Monday, May 19, 2008

By reader request feminism, and cleaning the kitchen

The endless battle to keep the kitchen clean was on my mind, the other day as I once again found myself up to my elbows in hot soapy water. Entropy is rampant in my kitchen. The kitchen is currently housing four people's cookware and three peoples messes (one roommate is slowly moving out), and this means that things build up very quickly.

Distribution of Labor: Well, we all clean. Some of the chores are divided between Paradox and I: I mop, clean the bathroom, and sweep. Paradox takes the trash out, vacuums, and does the lawn. Are we enacting gendered divisions of labor, since I'm cleaning the bathroom, and he is doing the lawn?

Well, I'm 5' 6", and he is 6'4". I clean the bathroom because I fit better. He takes the trash out because in the past it has been difficult, physically, for me to do so. He likes doing the lawn, and I hate it. Sweeping is almost fun for me.

We both cook, do the dishes, the laundry. We keep house well together. This is a skill not to be underestimated: keeping house well together.

Nothing can ruin a friendship faster or with more acrimony than cohabitating with someone who does not share one's thoughts on maintaining the house. Little things, like how often the bathroom gets cleaned, or weather it is alright to leave dishes in the sink, and who takes out the trash can quickly turn into a vicious war, guerrilla sniping, and "Mutually Assured Destruction" pacts consummated at midnight to the sounds of breaking glass.

So Paradox and I keep house, with an assorted cast of roommates. We each have our chosen sphere of cleaning, and it all gets done. More or less.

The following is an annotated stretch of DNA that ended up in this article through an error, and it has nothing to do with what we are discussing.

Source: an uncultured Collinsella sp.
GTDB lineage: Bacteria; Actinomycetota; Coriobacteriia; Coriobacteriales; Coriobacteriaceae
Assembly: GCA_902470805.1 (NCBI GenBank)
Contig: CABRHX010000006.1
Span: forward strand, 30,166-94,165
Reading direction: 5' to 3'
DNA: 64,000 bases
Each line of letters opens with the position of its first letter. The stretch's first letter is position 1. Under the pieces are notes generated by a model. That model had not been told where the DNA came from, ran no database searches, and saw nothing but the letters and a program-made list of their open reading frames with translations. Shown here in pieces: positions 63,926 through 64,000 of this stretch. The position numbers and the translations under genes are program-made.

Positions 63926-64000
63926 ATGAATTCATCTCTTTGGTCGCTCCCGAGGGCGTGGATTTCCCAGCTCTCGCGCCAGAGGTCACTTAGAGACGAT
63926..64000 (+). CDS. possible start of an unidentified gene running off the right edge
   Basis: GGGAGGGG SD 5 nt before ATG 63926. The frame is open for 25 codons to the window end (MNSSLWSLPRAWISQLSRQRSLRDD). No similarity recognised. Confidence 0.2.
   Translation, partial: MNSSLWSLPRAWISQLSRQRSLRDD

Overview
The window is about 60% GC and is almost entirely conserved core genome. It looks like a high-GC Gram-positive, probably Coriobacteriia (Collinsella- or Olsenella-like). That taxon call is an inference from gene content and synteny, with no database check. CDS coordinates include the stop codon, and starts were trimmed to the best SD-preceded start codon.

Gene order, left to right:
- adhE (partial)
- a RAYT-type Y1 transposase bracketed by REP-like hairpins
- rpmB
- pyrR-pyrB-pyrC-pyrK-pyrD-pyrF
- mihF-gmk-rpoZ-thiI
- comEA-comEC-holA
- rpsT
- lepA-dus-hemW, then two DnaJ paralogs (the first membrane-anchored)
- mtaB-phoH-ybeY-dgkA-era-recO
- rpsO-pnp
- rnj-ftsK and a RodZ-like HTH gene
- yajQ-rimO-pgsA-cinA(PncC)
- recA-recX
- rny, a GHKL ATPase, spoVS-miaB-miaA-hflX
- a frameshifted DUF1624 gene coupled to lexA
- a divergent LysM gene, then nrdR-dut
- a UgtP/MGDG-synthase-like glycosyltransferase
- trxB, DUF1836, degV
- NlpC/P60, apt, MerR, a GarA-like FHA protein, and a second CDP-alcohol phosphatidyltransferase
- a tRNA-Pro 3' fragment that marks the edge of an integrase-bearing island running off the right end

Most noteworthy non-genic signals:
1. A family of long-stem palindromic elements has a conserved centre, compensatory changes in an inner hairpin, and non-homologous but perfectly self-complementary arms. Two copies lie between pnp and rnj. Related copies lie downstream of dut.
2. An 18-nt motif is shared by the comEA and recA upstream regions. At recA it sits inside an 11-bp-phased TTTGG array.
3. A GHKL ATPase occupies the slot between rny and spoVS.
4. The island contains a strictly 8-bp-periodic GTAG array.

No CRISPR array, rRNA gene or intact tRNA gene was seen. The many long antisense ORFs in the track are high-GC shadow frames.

I need to mop again, actually.

2 comments:

Keathwick said...

Based on the gender divisions of the colleagues I have heard discuss dish schedules recently (which is, admittedly, a teeny-tiny sample set), female roommates seem more likely to set up dish schedules and other clear divisions of labor while male roommates are more likely to take the
"to each his own" approach. However, not only do I prefer the "masculine" approach, but I have, in the past, followed the philosophy that the kitchen sink is not truly full until you can no longer wash your hands in it (I no longer follow this philosophy, but if a roommate did, I would probably not mind so much). Now that I'm actually looking for a roommate (scouring craigslist), I keep getting slowed down by that ubiquitous roomie requirement, "neat."

Which "neat" is their neat? Does neat mean all-common-areas-remain-functional neat or we-can-see-our-reflections-in-all -metal-surfaces neat? My neat or your neat? We're using the same word, but have no way of knowing if we mean the same thing.

darksteele said...

Hmm, it's interesting. You have established Voice in your blogging. By this, I mean that I hear your voice when I read this. Very intriguing. PING!

Love always,
Chris (Darksteele)